On Philippines Independence Day today, we look at how hundreds of vulnerable families now have new shelters which incorporate features to reduce the impact of disasters, thanks to Islamic Relief’s project to help Filipino communities to recover from a devastating super-storm.

Typhoon Haiyan – the most powerful tropical storm in recent history to make landfall anywhere on earth – affected over 14.1 people when it barrelled across the Philippines in November. More than one million homes were damaged, with almost 550,000 completely destroyed.

Months after the category five storm, millions of families remain displaced. Many still live in makeshift shelters, tents, or in evacuation centres set up during the emergency.

Islamic Relief was the first organisation to begin constructing core and permanent shelters in Bantayan, northern Cebu. Our project, which was funded by the Disasters Emergency Committee, benefited 270 of the most vulnerable families in Bantayan and Santa Fe.

“It was like a dream to all of us.”

Roland and his family were amongst those to receive a new shelter. Before the storm – known locally as Yolanda – they lived in a two-roomed home in Sillon, Bantayan. Like many Filipino families without land, they were prohibited from building permanent structures on the land upon which they live. It meant their homes were particularly vulnerable to storms and other natural disasters.

“Everything was normal before Yolanda,” Roland told us. “I was living very happily with my wife and children. I was earning a little but sufficient to meet the daily needs of my family and we were also saving some money to extend and strengthen our house.

When the typhoon struck, the family lost everything.

“Our house was destroyed in front of our eyes. My wife started crying and shouting with grief and fear.”

In the days that followed, Roland salvaged some materials from his ruined home to construct a makeshift shelter– but without a proper roof and walls it was not safe for his children. An Islamic Relief tent allowed the family to live together once more, with some protection from the elements.

Then, Roland was approached by Islamic Relief as a potential beneficiary for our newest shelter scheme. In a community meeting, it was confirmed that the Roland’s family would be amongst the hundreds of families to receive a new home. Islamic Relief prioritised poor families without land-rights – as well as 42 families that live close to the ocean, on land which has been designated high-risk by the government.

“It was like a dream to all of us. My wife and I were very happy. Now we have a house that is even better than the one we lost. Now my house is handed over to me, and I am not able to express my feelings. All of us are very thankful to Islamic Relief.”

The project saw us work closely with families from the six barangays (village areas), to ensure that they were happy with the location of their new homes. We also employed local people to help in the construction of shelters. The scheme also helped in reviving the local economy, with market demand for construction materials, particularly hollow blocks and coco-lumber.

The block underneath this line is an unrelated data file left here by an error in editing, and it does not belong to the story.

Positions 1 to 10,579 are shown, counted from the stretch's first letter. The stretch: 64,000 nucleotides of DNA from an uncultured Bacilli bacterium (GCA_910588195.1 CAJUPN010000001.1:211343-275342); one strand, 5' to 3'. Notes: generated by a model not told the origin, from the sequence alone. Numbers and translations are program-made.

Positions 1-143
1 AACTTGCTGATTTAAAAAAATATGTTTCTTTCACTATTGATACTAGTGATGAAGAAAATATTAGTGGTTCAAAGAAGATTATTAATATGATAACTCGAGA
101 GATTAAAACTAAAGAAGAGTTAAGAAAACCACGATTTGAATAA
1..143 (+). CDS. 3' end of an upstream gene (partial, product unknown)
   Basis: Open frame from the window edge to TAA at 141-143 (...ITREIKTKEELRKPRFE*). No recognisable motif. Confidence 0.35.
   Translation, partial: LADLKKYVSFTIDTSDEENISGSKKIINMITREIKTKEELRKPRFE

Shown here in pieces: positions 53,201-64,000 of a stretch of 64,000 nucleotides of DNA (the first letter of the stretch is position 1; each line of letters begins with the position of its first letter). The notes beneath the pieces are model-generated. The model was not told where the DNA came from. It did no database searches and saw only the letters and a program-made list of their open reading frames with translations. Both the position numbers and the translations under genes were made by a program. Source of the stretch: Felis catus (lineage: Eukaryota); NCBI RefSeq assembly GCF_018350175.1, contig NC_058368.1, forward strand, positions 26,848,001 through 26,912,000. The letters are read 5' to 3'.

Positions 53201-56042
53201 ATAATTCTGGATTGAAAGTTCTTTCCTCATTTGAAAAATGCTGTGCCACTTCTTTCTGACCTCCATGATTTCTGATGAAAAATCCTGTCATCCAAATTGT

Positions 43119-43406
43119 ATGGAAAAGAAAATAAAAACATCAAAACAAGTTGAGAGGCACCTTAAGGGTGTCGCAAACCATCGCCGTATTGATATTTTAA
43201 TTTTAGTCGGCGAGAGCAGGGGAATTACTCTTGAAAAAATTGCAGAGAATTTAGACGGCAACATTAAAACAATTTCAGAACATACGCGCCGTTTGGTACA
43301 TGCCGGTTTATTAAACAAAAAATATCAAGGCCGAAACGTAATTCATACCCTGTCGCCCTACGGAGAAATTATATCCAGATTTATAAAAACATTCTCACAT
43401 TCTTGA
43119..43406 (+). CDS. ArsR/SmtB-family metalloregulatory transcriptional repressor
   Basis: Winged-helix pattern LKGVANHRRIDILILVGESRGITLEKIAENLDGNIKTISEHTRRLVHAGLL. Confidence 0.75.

Building back, better

An average of 20 typhoons a year hit the Philippines, a country which can also experience prolonged drought induced by El Niño, warm ocean waters. Disaster-resilient features were therefore incorporated into the new homes.

The 20m² shelters are made to international best practice and standards. They are considered flood resilient, with elevated concrete flooring.

Made with high quality construction materials, the shelters are also designed with roofing to withstand average winds and can be extended in future by families that wish to without compromising the integrity of the home.

Construction began in March, and within three months Islamic Relief had completed 75 shelters in Unity village as well as 195 new homes in five other locations in Santa Fe and Bantayan.

Connecting communities

Preparations are underway by the Municipality of Bantayan to connect the new communities to water and electricity supplies, as well as the road network. With environmentally friendly communal toilets currently provided in the communities, Islamic Relief will be teaming up with the local authority to fit every household with toilets. A day care centre is also planned, to offer childcare to local families.

Islamic Relief is also the lead organisation for shelter in northern Cebu, and actively supports coordination of shelter projects, as other organisations begin delivering much-needed projects in the area.

We were one of the first international organisations on the ground in northern Cebu in the aftermath of the storm. Our emergency response included distribution of food, water, and shelter that saw our largest ever single consignment of aid delivered to the country on a charted Boeing 747.